On Inside the Law School Scam’s January 5 post, Lawprof endorsed a comment that highlighted two factions of the law school scam/crisis/reform/disaster/clusterfuck movement: The Radicals vs. Reformers.
The radicals have the “kill first, ask questions later” mentality. They want the ABA or the government to man up and shut down law schools that admit anyone with a pulse and access to student loan funds only throw them out to the wolves after graduation. They see law school faculty and administrators as the devil incarnate getting paid handsomely for relatively little work. Law schools are little more than three year Westlaw/Lexis training sessions acting as cash cows for shareholders and/or their affiliated universities. Most of the radicals post anonymously on internet blogs and forums and do not mince words. They are angry, distrusting of the system and wants to see heads roll. I think most radicals are law students facing unemployment, unemployed graduates, adjunct professors whose contracts were not renewed or tenured professors privately disgusted with the system. ITLSS’s Lawprof is probably the only law professor that comes closest to a radical. Elie Mystal of Above the Law also comes to mind.
The reformers recognize that a severe unemployment problem exists but are more interested in implementing changes in how law schools operate. Their theory is that curriculum changes will solve the oversupply problem or at least ensure that graduates will not leave with crushing student loan debt. The reforms will make some law schools unprofitable resulting in a voluntary and peaceful shutdown. Reformers have various levels of sympathy for law school deans and faculty. A number of law professors (e.g. DJM, Tamanaha and Henderson), Law School Transparency and some bloggers would fit as reformers.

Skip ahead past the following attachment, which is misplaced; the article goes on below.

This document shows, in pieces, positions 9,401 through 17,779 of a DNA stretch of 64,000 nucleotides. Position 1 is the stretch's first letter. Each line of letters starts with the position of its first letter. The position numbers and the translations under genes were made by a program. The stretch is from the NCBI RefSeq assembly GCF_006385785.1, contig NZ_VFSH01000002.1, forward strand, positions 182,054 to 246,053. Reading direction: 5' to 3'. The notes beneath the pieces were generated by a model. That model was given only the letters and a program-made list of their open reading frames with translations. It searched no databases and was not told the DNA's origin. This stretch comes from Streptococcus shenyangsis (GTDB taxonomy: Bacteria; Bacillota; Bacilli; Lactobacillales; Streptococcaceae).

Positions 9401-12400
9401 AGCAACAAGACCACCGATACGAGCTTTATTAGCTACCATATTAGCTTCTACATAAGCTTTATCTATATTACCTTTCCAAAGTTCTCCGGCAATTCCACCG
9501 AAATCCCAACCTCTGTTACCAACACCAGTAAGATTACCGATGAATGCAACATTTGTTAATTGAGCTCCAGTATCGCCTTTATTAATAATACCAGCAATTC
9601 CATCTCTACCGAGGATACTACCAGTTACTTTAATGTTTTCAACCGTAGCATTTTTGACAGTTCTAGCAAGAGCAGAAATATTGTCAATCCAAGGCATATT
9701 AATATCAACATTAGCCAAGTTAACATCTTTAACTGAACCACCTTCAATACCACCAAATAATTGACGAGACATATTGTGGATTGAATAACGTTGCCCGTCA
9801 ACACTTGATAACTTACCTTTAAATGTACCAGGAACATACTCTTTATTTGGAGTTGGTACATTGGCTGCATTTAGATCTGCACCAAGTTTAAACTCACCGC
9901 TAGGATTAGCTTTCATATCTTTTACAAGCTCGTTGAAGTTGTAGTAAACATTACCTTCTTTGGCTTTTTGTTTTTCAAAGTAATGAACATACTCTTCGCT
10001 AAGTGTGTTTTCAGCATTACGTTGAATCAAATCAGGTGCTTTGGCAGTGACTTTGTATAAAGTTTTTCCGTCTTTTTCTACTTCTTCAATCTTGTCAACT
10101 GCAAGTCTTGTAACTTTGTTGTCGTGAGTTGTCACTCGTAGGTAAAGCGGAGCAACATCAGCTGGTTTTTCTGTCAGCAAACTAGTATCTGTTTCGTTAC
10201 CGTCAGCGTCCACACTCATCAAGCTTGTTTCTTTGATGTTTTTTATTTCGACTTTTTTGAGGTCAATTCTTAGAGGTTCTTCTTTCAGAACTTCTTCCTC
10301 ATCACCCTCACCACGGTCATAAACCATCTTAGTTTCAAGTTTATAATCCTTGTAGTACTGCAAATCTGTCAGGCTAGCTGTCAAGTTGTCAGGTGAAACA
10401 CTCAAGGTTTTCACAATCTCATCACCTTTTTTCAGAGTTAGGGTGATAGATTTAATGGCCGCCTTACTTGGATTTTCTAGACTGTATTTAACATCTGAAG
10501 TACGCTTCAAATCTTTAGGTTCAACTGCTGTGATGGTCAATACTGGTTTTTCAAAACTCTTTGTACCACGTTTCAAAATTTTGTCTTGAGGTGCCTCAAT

The radicals and the reformers don’t always see things eye to eye. The reformers accuse the radicals of hyperbole and belligerence to the point of being threatening, uncompromising and just fucking crazy. The radicals love to play the “internet tough guy” but conveniently disappear when they are called to action. On the other hand, the radicals think reformers are weak pussies trying to be nice to their enemies. Their efforts are tantamount to a passive resistance movement against someone like Hitler or Stalin.
I sympathize more with the radicals because their plight has recently become accepted and not dismissed as the bitching and moaning of entitled losers. I think eventually, more radicals will make themselves known publically and start a more aggressive yet structured movement.
Reformers, while I respect their congeniality, are doing little more than appealing to deaf ears. The status quo – law school deans and professors – still think that a law degree is a good investment for most people despite the overwhelming evidence otherwise. They have reputations to protect and families to feed. They are not going to change a system that for the most part works well for them.
Because of the anonymous and somewhat chaotic nature of the internet, I do not see a formal peace treaty or even an informal understanding taking place between the reformers and the radicals. Most likely, one person will lead and the others will follow.
Or maybe there isn’t a conflict at all. Perhaps some troll is taking incendiary shit trying to divide the movement.